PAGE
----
IMG_5128Susan Dee, kicking off the event and facilitating the session development

We learned how to motivate ‘striving’ readers and writers, incorporate technology more easily into our classrooms, build our booklist of ‘must haves’, connect with authors, organize better book clubs…and more!

IMG_5145Authors Julie Falatko, Megan Frazer Blakemore and Lynn Plourde facilitated a session on ‘Making Writing Visible’

We took charge of our own learning!  Creating our own professional development with a “tribe” of open minded and supportive educators was so empowering!  We made connections with others that will go far beyond the one day event and it was FREE!!!!

IMG_5164Teachers browsing the incredible amount of freebies the committee organized for attendees.

So if your district, region or state is interested in creating their own edcamp they could post questions or comments on twitter #nErDcampNNE, follow their nErDcampNNE Blog, check out Colby Sharp’s nErDcamp in Michigan or follow Susan and the other nErDcamp team on twitter.

IMG_5168The amazing nErDcampNNE committee:  (front) Cathy Potter, Susan Dee, Mary Lou Shuster, (back)Jennifer Felt, Kate Sullivan, Chris Pirkl, Gigi McAllister, Justin Stygles

What’s on my Book Radar?

9780325050843Christopher Lehman and Kate Roberts have put together a superb book that provides us lessons beyond literacy learning in the classroom that will give readers a greater appreciation for the literate the world around us.  Close reading is a real buzz word these days, I would recommend this book for teachers trying to encourage deeper thinking within the “4 corners of the page” and beyond. I think you’ll definitely fall in love with it!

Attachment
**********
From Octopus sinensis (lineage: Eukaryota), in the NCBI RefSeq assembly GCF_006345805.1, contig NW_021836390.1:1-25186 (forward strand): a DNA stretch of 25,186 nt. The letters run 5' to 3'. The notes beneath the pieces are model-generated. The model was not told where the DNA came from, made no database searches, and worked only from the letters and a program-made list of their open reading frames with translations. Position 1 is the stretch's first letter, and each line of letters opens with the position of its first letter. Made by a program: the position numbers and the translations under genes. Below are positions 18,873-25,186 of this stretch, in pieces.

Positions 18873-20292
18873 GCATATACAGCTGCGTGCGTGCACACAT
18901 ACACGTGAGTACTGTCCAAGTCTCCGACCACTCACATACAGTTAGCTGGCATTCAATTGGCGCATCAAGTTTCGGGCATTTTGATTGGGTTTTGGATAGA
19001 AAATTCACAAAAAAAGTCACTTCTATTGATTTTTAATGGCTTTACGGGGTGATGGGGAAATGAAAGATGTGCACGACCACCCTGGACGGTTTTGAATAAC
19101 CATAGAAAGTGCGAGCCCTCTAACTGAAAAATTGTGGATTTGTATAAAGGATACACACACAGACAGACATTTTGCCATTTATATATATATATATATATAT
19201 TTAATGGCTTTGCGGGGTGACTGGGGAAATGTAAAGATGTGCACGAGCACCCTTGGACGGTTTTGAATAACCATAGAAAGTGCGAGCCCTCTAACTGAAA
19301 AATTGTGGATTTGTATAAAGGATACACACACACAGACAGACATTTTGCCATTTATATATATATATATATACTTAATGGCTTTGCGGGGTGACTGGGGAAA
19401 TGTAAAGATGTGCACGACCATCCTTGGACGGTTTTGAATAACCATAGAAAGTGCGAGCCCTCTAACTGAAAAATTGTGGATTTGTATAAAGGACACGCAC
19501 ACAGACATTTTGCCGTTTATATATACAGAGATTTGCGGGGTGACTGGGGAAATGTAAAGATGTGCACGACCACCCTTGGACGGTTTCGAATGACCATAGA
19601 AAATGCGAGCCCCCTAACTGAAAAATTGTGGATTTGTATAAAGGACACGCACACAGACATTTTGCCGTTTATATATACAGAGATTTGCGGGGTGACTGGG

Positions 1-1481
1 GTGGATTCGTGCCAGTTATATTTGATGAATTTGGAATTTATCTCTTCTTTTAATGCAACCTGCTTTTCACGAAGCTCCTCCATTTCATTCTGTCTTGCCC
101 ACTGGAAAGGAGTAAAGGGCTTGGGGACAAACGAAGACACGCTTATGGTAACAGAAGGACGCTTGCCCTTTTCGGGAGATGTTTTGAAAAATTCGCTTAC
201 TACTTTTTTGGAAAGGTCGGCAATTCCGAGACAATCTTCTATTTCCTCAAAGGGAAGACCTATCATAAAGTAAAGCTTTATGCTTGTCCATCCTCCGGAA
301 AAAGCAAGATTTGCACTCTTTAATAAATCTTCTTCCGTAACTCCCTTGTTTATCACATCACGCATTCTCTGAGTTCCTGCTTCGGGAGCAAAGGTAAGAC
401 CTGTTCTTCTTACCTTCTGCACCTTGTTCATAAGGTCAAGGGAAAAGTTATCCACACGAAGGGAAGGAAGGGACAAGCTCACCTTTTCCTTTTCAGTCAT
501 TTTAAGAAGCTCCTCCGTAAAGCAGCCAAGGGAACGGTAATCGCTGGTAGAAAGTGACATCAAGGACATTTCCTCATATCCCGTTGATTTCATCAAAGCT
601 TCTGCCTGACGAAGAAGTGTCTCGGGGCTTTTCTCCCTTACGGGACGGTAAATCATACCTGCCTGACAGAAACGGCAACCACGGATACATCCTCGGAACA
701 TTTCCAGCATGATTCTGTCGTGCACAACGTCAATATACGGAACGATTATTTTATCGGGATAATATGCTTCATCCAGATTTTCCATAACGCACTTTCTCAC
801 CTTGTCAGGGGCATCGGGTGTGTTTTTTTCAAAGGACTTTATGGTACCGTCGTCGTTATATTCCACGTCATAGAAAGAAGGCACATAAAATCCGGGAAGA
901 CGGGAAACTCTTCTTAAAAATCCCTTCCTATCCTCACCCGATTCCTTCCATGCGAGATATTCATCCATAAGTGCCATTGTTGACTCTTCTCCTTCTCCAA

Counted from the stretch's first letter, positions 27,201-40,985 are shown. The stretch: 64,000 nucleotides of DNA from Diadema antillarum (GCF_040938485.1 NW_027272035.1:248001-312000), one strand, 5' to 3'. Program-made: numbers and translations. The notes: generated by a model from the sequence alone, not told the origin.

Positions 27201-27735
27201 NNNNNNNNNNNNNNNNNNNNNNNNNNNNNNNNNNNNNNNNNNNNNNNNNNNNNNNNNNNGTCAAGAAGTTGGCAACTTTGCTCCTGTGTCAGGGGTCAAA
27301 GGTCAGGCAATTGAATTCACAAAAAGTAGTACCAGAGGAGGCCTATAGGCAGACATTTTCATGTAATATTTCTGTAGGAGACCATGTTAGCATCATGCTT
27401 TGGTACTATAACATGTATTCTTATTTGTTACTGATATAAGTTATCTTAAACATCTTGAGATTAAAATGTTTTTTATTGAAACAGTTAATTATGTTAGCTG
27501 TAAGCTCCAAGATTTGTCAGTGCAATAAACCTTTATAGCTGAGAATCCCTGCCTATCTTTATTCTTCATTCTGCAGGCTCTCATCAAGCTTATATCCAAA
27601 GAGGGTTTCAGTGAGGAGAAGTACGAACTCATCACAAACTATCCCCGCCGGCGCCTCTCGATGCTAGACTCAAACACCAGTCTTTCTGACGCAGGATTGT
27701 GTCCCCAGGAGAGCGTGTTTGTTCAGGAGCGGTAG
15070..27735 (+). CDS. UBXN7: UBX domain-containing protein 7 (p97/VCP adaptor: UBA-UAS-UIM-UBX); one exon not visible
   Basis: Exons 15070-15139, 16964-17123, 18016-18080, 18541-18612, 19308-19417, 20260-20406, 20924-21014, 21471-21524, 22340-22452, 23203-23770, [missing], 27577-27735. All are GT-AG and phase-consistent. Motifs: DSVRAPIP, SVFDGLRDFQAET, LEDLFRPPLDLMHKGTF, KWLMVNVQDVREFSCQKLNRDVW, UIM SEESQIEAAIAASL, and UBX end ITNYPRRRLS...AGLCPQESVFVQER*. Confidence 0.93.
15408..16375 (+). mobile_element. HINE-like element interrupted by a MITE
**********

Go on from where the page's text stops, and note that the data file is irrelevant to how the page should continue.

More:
I’ve also got to dive into all the books I had signed at the Nerdy Evening With the Authors!IMG_5252

Autographed books by Kevin Hawkes, Cynthia Lord, Lynn Plourde, Lynda Mullaly Hunt, Gail Donovan and Lisa Jahn-Clough

Happy Reading, all you nerds!

The Fire and the Journey

The kindling (experience) has always been there.
The flint (ideas) and stone (desire) were at the ready.
It just required a spark to ignite this blog and bring it to life.

Attending the NCTE Conference in Boston this weekend provided the perfect spark to bring the smoldering writer in me to a blazing blogger.

Reconnecting with Laura Robb at NCTE 2013.
Reconnecting with Laura Robb at NCTE 2013.

I had the very good fortune to connect again with Laura Robb and she encouraged me to just write.  When she’s not on the road, she disciplines herself to write everyday.  I thought about her dedication to the craft of teaching and her contributions to teachers and felt very inspired.  Laura had faith in me.  I have faith in myself.

Linda Rief
Linda Rief

In another conversation with Linda Rief, she shared, “The biggest tip I can give them (teachers) is to start to write and read for yourself.  So many teachers read, but so many of them don’t write.  It’s hard, and it’s risky, but it’s so valuable because the kids really trust you as a writer, when YOU write.”  I thought about that exchange for quite awhile. I’m one of those teachers who reads prolifically, but not so much with the writing!  Time to change that.